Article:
IMAGE: 5,500 square foot green home
Jake Schoellkopf  /  AP
This 5,500 square-foot home is being built in Corrales, N.M., using green principles.
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updated 3/27/2006 10:31:46 AM ET 2006-03-27T15:31:46

Norm Schreifels is building a 5,500 square-foot dream home with unimpeded views of the Sandia Mountains, an outdoor dining room that faces the city lights and a handful of plazas and portals that take advantage of New Mexico’s weather.

Thick hand-hewn beams soar above the great room and windows stretch from near the floor to the ceiling to catch the mountains just beyond the river valley below.

At first glance, the home would send any conservationist into a frenzy.

But Schreifels, who runs Sun Mountain Construction Inc., wants people to take a closer look.

“We put a big house in here just so people would get mad and ask questions,” he said.

The answers all point to green building, a trend that’s picking up speed across the United States as homeowners struggle with high utility bills and leaders begin to talk about shifting the country’s diet from oil to more renewable energy sources.

Conference tours
Hundreds of homebuilders, architects and industry experts gathered recently in Albuquerque to share their ideas as part of the National Association of Home Builders’ Green Building Conference.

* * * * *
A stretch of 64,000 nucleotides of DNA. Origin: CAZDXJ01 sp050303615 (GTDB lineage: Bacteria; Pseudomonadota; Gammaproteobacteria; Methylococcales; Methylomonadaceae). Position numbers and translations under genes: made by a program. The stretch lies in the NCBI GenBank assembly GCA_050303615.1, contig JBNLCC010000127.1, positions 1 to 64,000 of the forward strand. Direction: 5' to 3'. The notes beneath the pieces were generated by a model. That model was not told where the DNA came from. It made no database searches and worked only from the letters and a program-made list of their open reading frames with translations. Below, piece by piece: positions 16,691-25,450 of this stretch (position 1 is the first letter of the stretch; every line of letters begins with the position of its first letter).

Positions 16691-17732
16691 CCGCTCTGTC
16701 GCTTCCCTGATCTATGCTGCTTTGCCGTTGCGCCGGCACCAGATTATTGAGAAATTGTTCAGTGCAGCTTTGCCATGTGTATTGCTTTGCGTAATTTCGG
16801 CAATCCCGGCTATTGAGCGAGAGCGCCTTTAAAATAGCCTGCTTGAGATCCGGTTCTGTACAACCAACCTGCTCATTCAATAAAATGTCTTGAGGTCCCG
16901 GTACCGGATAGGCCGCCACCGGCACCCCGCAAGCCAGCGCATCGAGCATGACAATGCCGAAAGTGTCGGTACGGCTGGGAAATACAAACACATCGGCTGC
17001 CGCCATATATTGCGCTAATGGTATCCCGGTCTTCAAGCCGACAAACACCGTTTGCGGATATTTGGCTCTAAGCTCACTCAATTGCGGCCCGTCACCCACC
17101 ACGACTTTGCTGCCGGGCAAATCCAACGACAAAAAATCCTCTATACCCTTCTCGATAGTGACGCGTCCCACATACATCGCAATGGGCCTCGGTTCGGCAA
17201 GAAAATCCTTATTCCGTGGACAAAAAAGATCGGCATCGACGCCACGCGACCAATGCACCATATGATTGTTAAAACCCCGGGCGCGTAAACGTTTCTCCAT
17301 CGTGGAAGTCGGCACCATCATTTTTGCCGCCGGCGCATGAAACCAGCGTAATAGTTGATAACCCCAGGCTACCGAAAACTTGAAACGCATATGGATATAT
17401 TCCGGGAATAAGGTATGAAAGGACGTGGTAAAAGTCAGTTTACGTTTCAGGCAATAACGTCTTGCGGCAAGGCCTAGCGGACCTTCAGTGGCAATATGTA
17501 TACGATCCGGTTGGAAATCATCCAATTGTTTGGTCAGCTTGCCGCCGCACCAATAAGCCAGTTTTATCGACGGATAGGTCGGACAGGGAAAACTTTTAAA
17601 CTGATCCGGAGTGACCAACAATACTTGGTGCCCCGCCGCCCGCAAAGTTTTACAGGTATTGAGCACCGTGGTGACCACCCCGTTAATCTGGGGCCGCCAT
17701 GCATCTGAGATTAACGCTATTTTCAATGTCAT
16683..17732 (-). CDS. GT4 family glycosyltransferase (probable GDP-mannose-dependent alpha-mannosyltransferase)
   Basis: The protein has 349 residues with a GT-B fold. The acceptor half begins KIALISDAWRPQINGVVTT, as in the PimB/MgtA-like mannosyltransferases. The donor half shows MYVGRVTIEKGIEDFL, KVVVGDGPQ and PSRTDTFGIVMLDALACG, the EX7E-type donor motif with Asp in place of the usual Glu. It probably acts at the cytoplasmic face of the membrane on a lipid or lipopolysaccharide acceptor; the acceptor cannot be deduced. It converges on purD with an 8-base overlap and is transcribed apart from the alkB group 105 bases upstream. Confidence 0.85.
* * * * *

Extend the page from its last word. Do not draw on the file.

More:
Dozens of them got the chance to tour the work of Schreifels and other contractors who are using better building techniques and environmentally friendly materials to create what some in the industry are describing as the future of homebuilding.

“Ten years from now it will be the way of doing it, not because it’s mandatory, just because it’s the right way of doing it,” said Armando Cobo, an Albuquerque designer who has been active in promoting the NAHB’s green building standards.

Cobo has been designing nothing but green houses for the past five years and hasn’t scared away a single client.

“It just makes 100 percent sense,” he said. “For a small amount of money, you can have a better house, more energy efficient house. Why would you want something that doesn’t meet those standards? It’s a no-brainer.”

Hidden green
And gone are the days when green-built homes teetered on the fringe of being freaky with a mishmash of recycled tires and aluminum cans and awkward solar panels.

Now, solar power systems can be hidden on rooftops, insulation made of recycled material becomes invisible behind walls covered with nontoxic paint, and more efficient heating and cooling systems are woven into the home’s inner skeleton.

Green builders also use framing techniques that cut down on waste; some look for opportunities to use salvaged materials.

The beams and other wooden accents in Schreifels’ home come from timber harvested following a forest fire in northern New Mexico. The wood is just one example of the steps Schreifels — with help from Green Builder magazine — has taken to make the home a green example.

“It gets a little more of the checking and cracking in it, but I like that,” Schreifels said of the reclaimed wood. “Every one of these (beams) would have just stayed there and rotted out.”